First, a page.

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Al-Corn Expansion on-Budget, Under-Schedule, CEO Says

  • Tuesday, 12 September 2017 11:28

Owatonna People's Press

September 7, 2017

By William Morris

Al-Corn Clean Fuel is ahead of schedule on the major expansion of its Claremont ethanol plant, and approaching a final decision as well on whether to remain a farmer-owned cooperative or switch to a different type of legal organization.

The plant broke ground last year on a $146 million expansion project that, when completed, will more than double the plant’s capacity from 50 million to 120 million gallons of ethanol per year. The project originally was slated for completed next July, but now, CEO Randy Doyal said, they’re anticipating wrapping up work in March or April.

“They do a really good job of [project management],” Doyal said of general contractor McGough Construction. “They work really well with our engineering firm, KFI, also out of the Cities. This is very much a Minnesota project. That’s pretty cool.”

On a tour around the property, Doyal can point out numerous new features under construction: a retention pond that will ensure the project releases even less runoff after completion than when it was farmland; a massive rail loop to the west of the plant, large enough for three 110-car trains to load or offload; the 300-ton and 550-ton cranes, and in particular three giant concrete silos and grinder units erected in one non-stop 90-hour pour, Doyal said.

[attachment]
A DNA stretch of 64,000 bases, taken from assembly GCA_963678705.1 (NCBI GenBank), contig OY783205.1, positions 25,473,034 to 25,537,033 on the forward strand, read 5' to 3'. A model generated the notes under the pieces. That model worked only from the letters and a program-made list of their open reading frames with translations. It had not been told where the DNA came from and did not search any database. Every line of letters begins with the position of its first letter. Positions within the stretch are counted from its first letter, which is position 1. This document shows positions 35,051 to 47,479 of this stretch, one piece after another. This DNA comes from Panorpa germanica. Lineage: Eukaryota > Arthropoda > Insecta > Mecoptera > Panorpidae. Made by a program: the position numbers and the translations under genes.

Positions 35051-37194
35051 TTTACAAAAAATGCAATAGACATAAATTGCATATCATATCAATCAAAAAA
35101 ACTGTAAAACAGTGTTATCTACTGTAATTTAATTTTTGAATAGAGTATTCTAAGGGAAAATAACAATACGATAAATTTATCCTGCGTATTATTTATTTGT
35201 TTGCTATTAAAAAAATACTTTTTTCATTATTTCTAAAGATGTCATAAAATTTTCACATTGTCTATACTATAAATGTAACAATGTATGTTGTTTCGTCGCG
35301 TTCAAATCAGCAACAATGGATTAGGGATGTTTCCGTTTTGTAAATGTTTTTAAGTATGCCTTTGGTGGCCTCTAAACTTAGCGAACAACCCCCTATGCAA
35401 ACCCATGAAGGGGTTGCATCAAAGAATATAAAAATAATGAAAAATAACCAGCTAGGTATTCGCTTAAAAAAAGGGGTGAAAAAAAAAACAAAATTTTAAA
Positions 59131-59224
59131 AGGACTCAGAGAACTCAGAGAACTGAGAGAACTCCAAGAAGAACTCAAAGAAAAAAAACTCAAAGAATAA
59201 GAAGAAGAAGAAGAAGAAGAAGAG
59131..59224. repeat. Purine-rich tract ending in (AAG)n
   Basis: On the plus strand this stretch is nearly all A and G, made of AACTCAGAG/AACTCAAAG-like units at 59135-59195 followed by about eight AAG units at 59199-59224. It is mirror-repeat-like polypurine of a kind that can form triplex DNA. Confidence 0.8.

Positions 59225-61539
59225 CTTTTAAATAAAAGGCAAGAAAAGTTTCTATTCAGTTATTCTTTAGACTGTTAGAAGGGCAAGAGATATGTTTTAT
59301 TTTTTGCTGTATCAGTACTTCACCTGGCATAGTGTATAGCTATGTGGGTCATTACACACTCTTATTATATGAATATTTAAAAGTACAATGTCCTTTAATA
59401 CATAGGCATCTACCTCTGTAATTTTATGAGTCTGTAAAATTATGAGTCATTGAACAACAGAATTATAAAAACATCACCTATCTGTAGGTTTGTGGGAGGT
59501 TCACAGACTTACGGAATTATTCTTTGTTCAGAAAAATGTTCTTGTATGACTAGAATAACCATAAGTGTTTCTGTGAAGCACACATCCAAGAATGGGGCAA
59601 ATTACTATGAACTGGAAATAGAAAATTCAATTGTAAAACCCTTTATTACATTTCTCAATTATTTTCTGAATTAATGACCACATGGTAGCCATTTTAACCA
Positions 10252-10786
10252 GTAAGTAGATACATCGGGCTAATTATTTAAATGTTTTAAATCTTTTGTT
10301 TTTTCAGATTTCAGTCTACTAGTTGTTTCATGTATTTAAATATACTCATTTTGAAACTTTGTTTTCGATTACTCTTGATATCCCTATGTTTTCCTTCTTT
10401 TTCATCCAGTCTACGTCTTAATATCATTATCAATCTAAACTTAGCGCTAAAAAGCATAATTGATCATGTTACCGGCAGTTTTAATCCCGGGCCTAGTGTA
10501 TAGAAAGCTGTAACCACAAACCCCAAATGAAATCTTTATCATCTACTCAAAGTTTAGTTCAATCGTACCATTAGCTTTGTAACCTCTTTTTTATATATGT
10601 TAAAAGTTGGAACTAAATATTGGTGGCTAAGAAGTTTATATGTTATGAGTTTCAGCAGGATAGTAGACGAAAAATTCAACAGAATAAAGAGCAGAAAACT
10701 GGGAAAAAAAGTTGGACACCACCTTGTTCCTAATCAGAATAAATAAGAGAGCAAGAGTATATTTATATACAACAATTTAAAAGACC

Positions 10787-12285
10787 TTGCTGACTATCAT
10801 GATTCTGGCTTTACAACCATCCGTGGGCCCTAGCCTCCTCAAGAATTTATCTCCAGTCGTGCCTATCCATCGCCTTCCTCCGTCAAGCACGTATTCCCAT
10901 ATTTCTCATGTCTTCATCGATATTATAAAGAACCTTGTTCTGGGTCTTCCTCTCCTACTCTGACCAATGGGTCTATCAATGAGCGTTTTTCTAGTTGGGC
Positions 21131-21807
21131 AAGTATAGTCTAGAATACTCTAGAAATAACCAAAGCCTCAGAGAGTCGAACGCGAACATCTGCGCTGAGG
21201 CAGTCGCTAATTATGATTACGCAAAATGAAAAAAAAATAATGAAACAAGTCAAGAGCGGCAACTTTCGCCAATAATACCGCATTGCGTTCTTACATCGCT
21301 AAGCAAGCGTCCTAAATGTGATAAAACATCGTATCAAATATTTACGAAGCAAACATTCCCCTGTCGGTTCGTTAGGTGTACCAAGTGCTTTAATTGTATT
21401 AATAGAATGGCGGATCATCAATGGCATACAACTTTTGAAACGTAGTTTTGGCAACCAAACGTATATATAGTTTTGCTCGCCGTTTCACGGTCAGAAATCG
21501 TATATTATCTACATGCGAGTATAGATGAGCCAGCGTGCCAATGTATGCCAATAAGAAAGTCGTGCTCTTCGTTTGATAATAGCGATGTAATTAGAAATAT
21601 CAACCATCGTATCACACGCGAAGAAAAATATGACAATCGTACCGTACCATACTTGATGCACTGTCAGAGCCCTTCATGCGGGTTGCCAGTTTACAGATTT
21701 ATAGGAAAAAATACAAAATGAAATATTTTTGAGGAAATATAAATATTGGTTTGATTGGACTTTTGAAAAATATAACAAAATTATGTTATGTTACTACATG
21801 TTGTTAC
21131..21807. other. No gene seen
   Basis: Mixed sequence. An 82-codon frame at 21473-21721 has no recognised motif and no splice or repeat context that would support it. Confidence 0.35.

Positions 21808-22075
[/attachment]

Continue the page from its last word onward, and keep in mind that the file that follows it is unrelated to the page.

“They form the steel and then start pouring the concrete. It’s a very slow pour, so the amount of concrete they’re using isn’t coming super fast,” Doyal said. “It’s a quick-setting concrete, and they pour it around in the ring, and do the next set of steel, the next set of concrete, and they’re lifting the ring about ¾ inch every 2 minutes. It’s one continuous pour.”

The project is right on budget as well, he said, and should remain that way short of some major equipment issue. And in August, the Environmental Protection Agency certified that the completed plant will produce ethanol with 22.4 percent fewer greenhouse gas emissions than equivalent gasoline energy, beating the 20 percent threshold needed to sell ethanol for domestic fuel production. And Doyal said the agency’s baseline figures are probably conservative.

“In real numbers, it would probably be 50 percent below gasoline,” he said.

Since its founding, Al-Corn has been a cooperative, required by law to receive at least 50 percent of the grain it processes from its members. The expansion was almost derailed in 2015, when shareholders rejected a vote to issue additional shares to cover the increased capacity for the expanded plant, and went forward with several question marks still remaining about how the plant would be supported.

The new plan, which Doyal said is currently awaiting voting from members, is to convert Al-Corn into a limited liability corporation, which would convert existing shares into ownership units and relieve owners of the obligation to supply corn each year.

“We’re waiting on the vote on that right now, but I’ve had a lot of members saying, ‘Thanks, this is exactly what I was looking for,’” Doyal said.

A big appeal of the LLC model is that it makes it easy for aging farmers, some of whom have been with the cooperative for 25 years, to pass on or dispose of their shares as they retire.

“They want something where it’s easier to get out, easier for estate planning, and I think the vote will be positive,” Doyal said.

Ballots for that vote are due back Sept. 19.

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